Today’s data center must stay robust, efficient and – most of all – properly utilized. Idle resources within an environment waste money. But heavily used data centers with improper resource configurations create dangerous scenarios where a hardware failure could spell trouble for other physical hosts. The challenge for IT administrators is to manage and to utilize computing resources that span the entire environment, often including physical, virtual and cloud resources. In this tip, we’ll discuss resource planning and issue mitigation as means of optimizing resource use. We’ll also address how to quell issues before they become serious problems.
Best practices for resource planning
Almost all of today’s data center environments have or will have some form of virtualization deployed. This demands additional considerations when deploying a virtualized physical platform. We now have multiple virtual machines (VMs) relying on a single hardware platform for computing resources such as CPU, memory, and I/O for network – and sometimes disk – traffic. When it comes to resource management and spotting problems, proactive planning can help with resource utilization issues.
Resource load balancing
Whether working in a virtual or physical environment, it’s crucial to know what resources are being used and to which VMs those resources are being allocated. For example, if we have one physical host with 8 cores and 24 GB of RAM, an engineer would not want to use all of the available resources because there would be no room for adjustment or failure.
Figure 1 — Citrix XenServer 6.0 Enterprise Hypervisor is configured as a single host with local storage only. For small environments this works well; however, more hosts are required as businesses change.
As you see in Figure 1, a single XenServer host delivers several highly utilized workloads to the end user. Although the solution will work, it leaves little room to adjust for usage spikes or for the potential need for additional virtual servers. In the example above, engineers would have to remove virtual resources — RAM in this case — from other virtual machines to allow for growth on a single physical box. Physical resources must be made available to all VMs as required. Leaving room for emergencies or expansion purposes is a must in any environment. This is where load balancing and VM management comes into play.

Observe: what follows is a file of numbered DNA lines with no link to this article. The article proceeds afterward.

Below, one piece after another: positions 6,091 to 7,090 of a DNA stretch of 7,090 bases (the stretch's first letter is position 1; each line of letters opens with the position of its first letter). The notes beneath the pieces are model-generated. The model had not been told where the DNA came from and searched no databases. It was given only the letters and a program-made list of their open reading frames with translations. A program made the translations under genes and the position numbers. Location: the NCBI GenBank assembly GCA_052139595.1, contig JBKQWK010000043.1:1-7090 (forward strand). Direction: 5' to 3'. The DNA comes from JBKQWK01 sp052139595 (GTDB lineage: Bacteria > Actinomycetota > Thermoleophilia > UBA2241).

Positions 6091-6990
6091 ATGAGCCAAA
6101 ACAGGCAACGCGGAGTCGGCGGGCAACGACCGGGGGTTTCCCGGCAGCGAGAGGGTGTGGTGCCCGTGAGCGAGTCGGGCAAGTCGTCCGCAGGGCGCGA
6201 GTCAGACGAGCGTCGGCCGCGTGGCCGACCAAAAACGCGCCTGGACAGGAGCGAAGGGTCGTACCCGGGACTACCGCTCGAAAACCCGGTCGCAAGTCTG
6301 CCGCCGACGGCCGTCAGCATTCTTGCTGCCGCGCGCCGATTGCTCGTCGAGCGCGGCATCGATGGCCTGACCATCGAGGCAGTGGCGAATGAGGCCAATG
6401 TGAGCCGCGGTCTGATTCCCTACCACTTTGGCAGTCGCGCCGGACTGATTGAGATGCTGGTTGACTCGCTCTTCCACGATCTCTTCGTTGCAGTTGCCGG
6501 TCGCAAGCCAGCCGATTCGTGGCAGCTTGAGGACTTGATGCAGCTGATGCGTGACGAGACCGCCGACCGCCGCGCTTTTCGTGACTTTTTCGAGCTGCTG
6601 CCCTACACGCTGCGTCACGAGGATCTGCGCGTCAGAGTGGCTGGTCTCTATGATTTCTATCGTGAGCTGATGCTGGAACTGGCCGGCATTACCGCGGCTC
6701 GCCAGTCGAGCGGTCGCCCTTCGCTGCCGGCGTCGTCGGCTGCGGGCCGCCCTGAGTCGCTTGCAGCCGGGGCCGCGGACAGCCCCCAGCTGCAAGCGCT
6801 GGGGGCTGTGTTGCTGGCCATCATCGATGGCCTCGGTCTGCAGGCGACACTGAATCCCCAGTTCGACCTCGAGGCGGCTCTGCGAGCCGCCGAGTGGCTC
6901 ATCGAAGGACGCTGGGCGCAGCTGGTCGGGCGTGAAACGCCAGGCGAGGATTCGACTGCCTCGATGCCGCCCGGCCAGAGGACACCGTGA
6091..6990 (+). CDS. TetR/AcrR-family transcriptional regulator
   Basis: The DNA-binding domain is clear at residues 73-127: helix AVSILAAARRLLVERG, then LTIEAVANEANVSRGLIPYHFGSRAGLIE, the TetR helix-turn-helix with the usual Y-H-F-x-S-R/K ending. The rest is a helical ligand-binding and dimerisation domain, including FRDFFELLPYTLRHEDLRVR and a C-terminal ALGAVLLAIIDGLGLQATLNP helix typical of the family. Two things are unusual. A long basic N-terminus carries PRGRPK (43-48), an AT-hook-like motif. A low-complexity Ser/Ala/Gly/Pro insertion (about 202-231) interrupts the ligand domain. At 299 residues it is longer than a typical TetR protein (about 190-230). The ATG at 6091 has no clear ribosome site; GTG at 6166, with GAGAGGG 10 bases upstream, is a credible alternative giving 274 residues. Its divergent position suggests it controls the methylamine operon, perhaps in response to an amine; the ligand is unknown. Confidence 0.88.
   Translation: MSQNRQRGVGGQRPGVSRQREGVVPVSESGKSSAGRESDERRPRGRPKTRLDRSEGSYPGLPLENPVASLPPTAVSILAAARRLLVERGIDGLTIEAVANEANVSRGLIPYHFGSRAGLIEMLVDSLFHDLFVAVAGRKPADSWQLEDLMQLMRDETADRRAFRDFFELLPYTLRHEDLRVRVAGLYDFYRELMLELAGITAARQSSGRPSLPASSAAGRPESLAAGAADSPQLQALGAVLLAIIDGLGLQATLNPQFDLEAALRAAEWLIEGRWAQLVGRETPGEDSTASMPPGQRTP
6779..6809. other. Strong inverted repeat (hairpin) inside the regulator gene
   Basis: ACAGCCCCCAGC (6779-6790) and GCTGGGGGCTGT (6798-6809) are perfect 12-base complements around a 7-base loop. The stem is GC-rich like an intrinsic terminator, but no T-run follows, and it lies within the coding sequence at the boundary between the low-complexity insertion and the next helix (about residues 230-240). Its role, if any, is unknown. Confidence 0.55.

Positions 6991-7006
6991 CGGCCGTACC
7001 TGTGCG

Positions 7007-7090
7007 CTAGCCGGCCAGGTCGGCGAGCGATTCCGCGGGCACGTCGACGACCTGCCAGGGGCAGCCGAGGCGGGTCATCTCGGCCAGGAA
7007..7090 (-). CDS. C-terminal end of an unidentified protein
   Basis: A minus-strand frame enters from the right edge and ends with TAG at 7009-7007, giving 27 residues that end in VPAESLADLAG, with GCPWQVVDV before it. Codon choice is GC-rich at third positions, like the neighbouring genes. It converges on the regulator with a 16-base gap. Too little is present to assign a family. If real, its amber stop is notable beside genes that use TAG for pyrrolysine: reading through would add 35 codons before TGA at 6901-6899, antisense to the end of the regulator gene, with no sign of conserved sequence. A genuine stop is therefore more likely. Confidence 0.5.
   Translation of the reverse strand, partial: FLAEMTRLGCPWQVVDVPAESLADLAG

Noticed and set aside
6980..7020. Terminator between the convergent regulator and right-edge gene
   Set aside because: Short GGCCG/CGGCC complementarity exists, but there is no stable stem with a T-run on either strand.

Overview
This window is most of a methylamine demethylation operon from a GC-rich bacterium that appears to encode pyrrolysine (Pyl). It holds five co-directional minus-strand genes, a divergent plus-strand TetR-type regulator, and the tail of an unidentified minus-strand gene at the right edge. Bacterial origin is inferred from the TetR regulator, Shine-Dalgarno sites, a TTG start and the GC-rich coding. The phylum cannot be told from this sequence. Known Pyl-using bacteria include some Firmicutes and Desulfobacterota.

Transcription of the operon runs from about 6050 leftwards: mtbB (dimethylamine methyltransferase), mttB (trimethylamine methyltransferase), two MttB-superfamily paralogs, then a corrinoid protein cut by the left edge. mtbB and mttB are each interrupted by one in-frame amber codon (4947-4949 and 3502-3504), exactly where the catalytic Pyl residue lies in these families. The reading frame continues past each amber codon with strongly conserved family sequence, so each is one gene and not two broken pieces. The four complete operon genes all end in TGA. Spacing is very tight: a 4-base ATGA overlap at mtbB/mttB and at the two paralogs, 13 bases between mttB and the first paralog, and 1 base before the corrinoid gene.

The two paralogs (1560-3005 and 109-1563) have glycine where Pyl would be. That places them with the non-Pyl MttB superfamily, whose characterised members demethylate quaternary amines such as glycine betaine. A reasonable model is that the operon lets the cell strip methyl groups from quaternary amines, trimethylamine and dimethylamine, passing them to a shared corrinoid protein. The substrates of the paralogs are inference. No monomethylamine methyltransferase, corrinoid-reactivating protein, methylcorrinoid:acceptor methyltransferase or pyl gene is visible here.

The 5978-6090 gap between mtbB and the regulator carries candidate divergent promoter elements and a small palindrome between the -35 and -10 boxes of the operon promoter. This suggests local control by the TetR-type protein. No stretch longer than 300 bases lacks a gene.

Both a virtual and physical server must have the right type of resources assigned to it. When heavily used workloads are deployed, resources must be planned and delivered to each VM without affecting other virtual or physical workloads. Using the same example scenario, we can introduce a secondary physical host in Figure 2 with similar hardware specifications and begin to load-balance both the virtual and physical resource elements.
Figure 2 — Citrix XenServer 6.0 Enterprise Hypervisor illustrates multiple hosts configured within a pool. This pool shares resources because VMs are capable of moving live between the hosts across a storage area network (SAN) backbone.
In the new scenario, we have two physical hosts joined to a pool where resources are shared between VMs. Since every environment is unique, the process of load-balancing physical resources will require individual planning. In this example, the two physical hosts have extra resources available as required by the existing virtual machines. Extra CPU, RAM and storage requirements have been set for this specific environment so that VM agility can be guaranteed.
Also, many environments will want to load-balance for high availability (HA). Using XenServer 6.0 as the sample hypervisor, built-in tools will help with this process. By going into the Pooled Server HA feature, administrators are able to see which machines are able to safely fail over to the other host. From there, engineers are able to determine how many resources are required to handle the load per physical box. The most important element to remember is these two servers are load balanced with resources available for new VM creation, failover and workflow automation. In terms of HA, if one of the above physical servers fail, the other will be able to handle the critical virtual machines of the failed host.